Kris schulenburg
Posts: 112
Location: Henry County Ky Zone 6
4
  • Mark post as helpful
  • send pies
  • Quote
  • Report post to moderator
my sheep don't dig them up but eat sugar beets down to about 1'' to 2'' diameter (how ever deep that is in the ground). They also don't eat them all at once but work on them a little every day. I don't know what they would do in snow.
 
Ian Petrie
Posts: 15
Location: Tuffnell, SK. Zone 3B
  • Mark post as helpful
  • send pies
  • Quote
  • Report post to moderator
Thanks for all the information, everyone. Kris and Joseph, how would you present the root veggies to the sheep? Would it be just a field of the veggies, or would it be seeded in a mixed pasture?
 
Kris schulenburg
Posts: 112
Location: Henry County Ky Zone 6
4
  • Mark post as helpful
  • send pies
  • Quote
  • Report post to moderator
they get to clean up the garden in the fall, so i leave sugar beets and radishes in the ground and they eat them a little at a time.
 
Joseph Fields
Posts: 170
Location: Berea, Kentucky
1
  • Mark post as helpful
  • send pies
  • Quote
  • Report post to moderator
Ian Petrie wrote:Thanks for all the information, everyone. Kris and Joseph, how would you present the root veggies to the sheep? Would it be just a field of the veggies, or would it be seeded in a mixed pasture?
My garden has pasture all the way around it. So I toss the tops over the fence as I harvest. The cull taters I put in dog food bags and feed 1/2 pound per sheep a couple times a week until gone.
 
Abbey Myrick
Posts: 14
  • Mark post as helpful
  • send pies
  • Quote
  • Report post to moderator
Ian Petrie wrote:I was wondering if anyone has any experience in feeding sheep sugar beets, fodder radish, etc. by letting them graze the leaves and then eat the root out of the ground. Farmers around here have told me about people doing it, but it always seems to be a case of 'my buddy heard from this guy he heard that guy was doing that' and I can't seem to talk to anyone who actually has experience with that sort of feeding system. Google has also failed me.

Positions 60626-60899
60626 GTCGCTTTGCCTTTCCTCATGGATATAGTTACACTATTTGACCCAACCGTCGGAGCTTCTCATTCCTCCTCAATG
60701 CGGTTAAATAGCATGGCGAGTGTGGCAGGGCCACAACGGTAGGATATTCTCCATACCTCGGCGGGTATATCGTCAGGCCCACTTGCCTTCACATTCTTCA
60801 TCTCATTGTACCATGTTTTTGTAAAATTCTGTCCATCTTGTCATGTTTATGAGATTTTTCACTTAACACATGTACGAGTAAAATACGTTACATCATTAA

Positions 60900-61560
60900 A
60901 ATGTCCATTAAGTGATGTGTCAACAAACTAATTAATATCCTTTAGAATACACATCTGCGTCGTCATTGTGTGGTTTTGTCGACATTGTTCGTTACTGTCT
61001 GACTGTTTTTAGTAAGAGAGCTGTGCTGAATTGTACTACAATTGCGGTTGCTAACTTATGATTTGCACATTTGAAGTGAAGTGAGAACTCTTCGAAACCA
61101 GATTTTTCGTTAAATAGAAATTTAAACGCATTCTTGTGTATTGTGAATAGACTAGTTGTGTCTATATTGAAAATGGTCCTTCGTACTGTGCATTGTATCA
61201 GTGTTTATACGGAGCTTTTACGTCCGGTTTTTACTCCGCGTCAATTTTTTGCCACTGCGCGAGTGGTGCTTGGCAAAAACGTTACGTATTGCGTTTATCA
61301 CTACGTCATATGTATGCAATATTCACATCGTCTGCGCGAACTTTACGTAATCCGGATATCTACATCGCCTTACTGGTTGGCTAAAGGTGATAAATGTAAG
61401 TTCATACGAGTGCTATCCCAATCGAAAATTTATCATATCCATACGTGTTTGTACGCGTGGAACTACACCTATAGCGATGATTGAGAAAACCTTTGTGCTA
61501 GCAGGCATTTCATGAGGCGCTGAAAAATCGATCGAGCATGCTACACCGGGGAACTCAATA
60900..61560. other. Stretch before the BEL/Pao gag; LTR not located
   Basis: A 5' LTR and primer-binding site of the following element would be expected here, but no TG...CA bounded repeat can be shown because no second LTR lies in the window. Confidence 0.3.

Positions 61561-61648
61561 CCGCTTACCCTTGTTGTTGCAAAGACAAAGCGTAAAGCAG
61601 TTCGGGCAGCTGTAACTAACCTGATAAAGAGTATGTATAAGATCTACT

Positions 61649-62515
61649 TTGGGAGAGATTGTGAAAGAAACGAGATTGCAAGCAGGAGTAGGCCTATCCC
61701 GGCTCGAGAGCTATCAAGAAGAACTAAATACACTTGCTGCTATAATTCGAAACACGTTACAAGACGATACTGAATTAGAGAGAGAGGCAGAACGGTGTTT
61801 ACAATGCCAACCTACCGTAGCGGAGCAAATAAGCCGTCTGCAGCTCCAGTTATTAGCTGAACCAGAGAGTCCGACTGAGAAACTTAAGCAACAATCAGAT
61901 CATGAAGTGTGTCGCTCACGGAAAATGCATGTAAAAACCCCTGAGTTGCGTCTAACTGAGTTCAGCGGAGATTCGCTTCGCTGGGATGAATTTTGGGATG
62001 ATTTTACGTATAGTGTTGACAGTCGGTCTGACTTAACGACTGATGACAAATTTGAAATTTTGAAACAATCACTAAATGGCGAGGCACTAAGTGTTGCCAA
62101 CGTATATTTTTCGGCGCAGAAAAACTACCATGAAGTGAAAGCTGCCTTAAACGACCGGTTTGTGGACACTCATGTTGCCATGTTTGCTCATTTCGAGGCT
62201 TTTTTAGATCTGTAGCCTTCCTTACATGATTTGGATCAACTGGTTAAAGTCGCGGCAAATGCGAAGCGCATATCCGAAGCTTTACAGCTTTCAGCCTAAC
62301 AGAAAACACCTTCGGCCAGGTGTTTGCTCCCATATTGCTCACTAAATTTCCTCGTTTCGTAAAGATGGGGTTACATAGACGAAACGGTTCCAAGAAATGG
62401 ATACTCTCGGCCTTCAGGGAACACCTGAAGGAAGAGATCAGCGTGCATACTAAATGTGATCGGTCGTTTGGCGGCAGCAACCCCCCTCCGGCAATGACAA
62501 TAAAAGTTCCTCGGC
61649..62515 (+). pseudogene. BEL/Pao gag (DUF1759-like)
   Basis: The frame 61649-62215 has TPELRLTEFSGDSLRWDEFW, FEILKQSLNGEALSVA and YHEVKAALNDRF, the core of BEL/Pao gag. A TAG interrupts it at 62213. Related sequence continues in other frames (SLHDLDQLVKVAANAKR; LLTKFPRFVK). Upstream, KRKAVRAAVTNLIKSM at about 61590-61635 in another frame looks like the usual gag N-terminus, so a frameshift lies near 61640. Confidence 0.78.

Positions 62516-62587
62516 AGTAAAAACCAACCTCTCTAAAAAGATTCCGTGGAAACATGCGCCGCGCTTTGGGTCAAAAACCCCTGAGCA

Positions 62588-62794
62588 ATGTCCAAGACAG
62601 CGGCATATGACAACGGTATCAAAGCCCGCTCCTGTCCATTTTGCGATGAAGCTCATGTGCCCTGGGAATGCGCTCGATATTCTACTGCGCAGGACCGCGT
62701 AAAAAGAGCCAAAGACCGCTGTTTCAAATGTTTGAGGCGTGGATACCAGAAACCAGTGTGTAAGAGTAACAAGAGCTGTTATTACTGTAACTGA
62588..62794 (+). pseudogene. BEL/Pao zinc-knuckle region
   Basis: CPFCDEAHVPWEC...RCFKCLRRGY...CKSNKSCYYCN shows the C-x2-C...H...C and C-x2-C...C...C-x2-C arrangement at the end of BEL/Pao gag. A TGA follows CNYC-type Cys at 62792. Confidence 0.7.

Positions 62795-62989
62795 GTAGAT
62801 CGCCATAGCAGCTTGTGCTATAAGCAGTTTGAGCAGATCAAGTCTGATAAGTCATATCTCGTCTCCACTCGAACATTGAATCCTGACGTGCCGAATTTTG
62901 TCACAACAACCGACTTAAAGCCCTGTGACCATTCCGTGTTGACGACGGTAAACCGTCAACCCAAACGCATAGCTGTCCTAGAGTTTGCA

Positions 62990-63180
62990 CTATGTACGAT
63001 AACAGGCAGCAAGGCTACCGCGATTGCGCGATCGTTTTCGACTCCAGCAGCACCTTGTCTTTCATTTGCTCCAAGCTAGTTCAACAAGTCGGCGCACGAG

I'm wondering how well sheep would do on roots alone, or what sort of other supplement they need to make it a good source of feed. Do they dig down and eat it out of the ground well? Would they dig through snow to eat them if I left the tops as guides? Any information would be great! Thanks!


Maybe it depends on the sheep and their feed? We have Icelandics and Tunis. While researching which breeds would work for grass fed intensive rotational grazing systems, I fell head over heals for the icelandics based on their hardiness. In Iceland they can't grow much grain at all and in the winter supposedly icelandics would dig through the snow to eat the grass. Deer do this too, when it snows around here I see their tracks leading to holes in the snow where they are foraging.
I don't doubt if sheep were hungry they could dig up roots. But they might not get it if they are pampered and then suddenly expected to dig up roots. That seems like a survival skill their mums would have to teach them.

This thread gave me an idea tho to try planting a section of root veggies in their winter paddock. It takes them about five days when they get brought in from the pasture for the winter to decimate their winter paddocks meager grass covering. I wonder if they are sitting around bored in the paddock if they would try digging up some tasty morsels? If not, at least they would eat the tops and we could eat the bottoms. Or the chickens would dig them up...
 
I agree. Here's the link: http://stoves2.com
  • Post Reply
  • Bookmark Topic Watch Topic
  • New Topic